Places of Interest
The capital of Zhejiang Province, Hangzhou is one of the most beautiful cities in China, known for both its natural beauty and historic relics. Throughout the centuries, Hangzhou has retained its historical and cultural heritage. It is the southern terminus of the Grand Canal, the longest canal in the world, which begins in Beijing, passes through Tianjin, and links the Yellow and Yangtze rivers.
West Lake (A UNESCO World Heritage Site)
The natural beauty and various historic relics found among the temples, pagodas, gardens, and even artificial islands of West Lake have inspired poets and painters throughout China’s history. In addition, the freshwater lake’s “idealized fusion between humans and nature” has influenced garden design not only in the rest of China but in Japan and Korea as well.
The name “West Lake” was first recorded in the poems of Bai Juyi—renowned poet and official of the Tang Dynasty—who wrote, “Bestowed on guests as returning from West Lake in the evening and looking back to Gushan.”
West Lake features numerous attractions, points of interest such as Flower Pond, Gu Shan, Broken Bridge, Lingyin Temple, and Wansong Temple, which can be explored by bicycle, by boat, and on foot.
Grand Canal (A UNESCO World Heritage Site)
At 1,776 km, the Grand Canal is the longest canal in the world. While it stretches all the way from Beijing, the Hangzhou section of the Grand Canal is particularly alive with history and culture. Visitors are invited to spend 24 hours along the Grand Canal, beginning at sunrise with a stroll along the canal to Xiangji Temple and concluding with dinner featuring the delicious street cuisine available at various restaurants along Da Dou Road Food Street and Sheng Li He Food Street.
Xixi National Wetland Park
Xixi National Wetland Park has inspired artists and writers for over 1,800 years. A nature preserve comprising six rivers including branching streams and fishponds, Xixi is an ideal place for relaxing amid the beauty of nature.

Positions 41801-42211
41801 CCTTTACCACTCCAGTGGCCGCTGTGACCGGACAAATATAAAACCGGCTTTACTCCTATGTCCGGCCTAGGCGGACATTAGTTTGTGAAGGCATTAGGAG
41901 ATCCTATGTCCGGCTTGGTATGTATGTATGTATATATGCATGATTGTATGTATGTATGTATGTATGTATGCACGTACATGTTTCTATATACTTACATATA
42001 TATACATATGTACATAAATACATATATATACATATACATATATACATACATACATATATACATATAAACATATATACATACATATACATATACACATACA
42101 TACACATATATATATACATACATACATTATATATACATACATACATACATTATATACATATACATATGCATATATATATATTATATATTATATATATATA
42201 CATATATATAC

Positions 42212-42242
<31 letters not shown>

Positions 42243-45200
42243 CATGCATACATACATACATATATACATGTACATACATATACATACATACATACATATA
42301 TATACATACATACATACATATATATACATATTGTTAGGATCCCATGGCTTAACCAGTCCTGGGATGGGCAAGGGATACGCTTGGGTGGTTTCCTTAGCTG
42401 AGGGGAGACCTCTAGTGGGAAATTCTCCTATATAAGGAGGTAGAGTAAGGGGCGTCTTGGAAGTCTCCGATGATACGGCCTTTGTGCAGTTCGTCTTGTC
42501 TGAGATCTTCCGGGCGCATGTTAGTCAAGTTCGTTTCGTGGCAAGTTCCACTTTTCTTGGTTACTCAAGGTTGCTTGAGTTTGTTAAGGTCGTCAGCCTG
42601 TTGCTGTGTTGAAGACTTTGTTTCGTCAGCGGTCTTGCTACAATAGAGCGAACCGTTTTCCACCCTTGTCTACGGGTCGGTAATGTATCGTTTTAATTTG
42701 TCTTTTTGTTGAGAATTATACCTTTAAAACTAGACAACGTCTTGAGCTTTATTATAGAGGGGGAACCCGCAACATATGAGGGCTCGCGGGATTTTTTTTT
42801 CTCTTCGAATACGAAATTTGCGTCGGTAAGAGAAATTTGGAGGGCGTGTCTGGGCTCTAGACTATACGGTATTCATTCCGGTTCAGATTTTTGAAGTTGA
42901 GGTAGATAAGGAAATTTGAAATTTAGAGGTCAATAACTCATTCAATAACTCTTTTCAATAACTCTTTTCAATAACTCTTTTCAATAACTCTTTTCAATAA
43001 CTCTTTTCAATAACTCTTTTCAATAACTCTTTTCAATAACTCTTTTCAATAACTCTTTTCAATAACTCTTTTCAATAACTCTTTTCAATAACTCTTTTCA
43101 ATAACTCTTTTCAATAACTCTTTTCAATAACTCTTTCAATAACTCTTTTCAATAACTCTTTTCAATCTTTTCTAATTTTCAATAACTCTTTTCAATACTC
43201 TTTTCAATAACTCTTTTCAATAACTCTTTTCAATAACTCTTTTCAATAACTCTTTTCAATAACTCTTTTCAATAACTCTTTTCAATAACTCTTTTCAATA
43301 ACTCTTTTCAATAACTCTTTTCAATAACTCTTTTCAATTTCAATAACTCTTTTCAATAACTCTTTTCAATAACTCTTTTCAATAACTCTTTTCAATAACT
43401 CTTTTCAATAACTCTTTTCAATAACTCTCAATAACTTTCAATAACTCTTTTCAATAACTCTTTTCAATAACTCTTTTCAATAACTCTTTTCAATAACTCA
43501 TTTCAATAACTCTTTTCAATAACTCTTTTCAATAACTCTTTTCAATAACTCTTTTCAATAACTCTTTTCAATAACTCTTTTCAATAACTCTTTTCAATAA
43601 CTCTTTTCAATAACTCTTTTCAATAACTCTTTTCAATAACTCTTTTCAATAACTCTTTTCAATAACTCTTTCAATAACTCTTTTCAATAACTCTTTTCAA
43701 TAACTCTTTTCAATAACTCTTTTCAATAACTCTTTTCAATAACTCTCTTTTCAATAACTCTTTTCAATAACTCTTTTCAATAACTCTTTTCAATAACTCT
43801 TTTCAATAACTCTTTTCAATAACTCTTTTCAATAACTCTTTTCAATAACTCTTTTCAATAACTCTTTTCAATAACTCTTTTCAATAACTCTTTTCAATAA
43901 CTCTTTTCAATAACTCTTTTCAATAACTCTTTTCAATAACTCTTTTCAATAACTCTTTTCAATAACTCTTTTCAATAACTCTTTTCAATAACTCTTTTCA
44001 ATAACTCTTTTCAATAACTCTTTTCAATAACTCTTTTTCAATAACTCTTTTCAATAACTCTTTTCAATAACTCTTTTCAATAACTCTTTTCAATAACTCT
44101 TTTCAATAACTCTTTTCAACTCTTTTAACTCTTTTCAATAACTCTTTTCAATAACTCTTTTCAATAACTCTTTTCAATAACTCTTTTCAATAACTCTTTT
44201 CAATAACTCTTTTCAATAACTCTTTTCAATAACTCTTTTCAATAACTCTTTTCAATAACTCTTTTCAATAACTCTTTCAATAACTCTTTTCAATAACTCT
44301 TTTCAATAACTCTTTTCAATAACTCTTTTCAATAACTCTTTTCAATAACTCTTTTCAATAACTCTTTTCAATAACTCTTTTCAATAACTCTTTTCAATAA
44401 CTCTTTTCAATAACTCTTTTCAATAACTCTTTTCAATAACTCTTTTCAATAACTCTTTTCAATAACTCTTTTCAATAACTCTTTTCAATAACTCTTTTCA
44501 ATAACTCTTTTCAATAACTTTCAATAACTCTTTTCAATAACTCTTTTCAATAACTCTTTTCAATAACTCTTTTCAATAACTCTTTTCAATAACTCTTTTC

The original site of Chinese South Opera, the park comes alive with Wushu performances, lion and dragon dances, and, in June, the annual Dragon Boat Festival.
Hangzhou has a tea culture that traces its roots all the way back to before the Tang Dynasty in 618 CE. The city’s West Lake Longjing Tea is one of the 10 most famous teas in China, with a unique method of leaf roasting that is protected by the Chinese government. Legend has it that Qianlong, a famous Qing Dynasty emperor, gave the tea to his ailing mother. After drinking the tea, the emperor’s mother made a miraculous recovery.
Longjing tea has a cooling, relaxing effect, and is best enjoyed during the warmer months of the year.
Visitors can explore the history and culture of Chinese tea at the China National Tea Museum located in the secluded and lush Longjing Village.
As a result of Hangzhou’s hilly terrain, Longjing Village is just one of nine tea villages, each with its own identity in terms of tea production and culture: Mei Jia Wu Village, Shuang Feng Village, Fan Vilalge, Yang Mei Ling Village, Manjelong Village, Lingyin Community, and Maojiabu Mountain.
Hangzhou has been producing silk for over 4,700 years. Coveted throughout China’s history, Hangzhou-made silk was once reserved only for the imperial family. During the Southern Song Dynasty, the capital earned the title “The Home of Silk”.
Visitors can learn about the history of silk production at the China National Silk Museum, which also features various styles of silk clothing and silk embroidery. In addition, the Du Jin Sheng Silk Tapestry Museum and Wan Shi Li Silk Culture Museum are sure to satisfy the curiosity of the silk enthusiast. Visitors can then find any silk product they may desire at any price range in the China Silk City, a silk marketplace over 1 km long.
Hangzhou was selected by the China Hotel Association as “China’s Capital of Food” in 2011. Traditional Hangzhou dishes include Longjin Tea Shrimp, West Lake Sour Fish, Song Sister’s Sweet and Sour Fish Soup, Beggar’s Chicken, Dongpo Pork, and West Lake Water Lily Soup. Locals also enjoy fried scallion crepe sticks, steamed buns—Hangzhou’s Xiao Long Bao—“Cat’s Ears”, Pian Er Chuan noodles, Double Happiness Cookies, and Victory Cakes.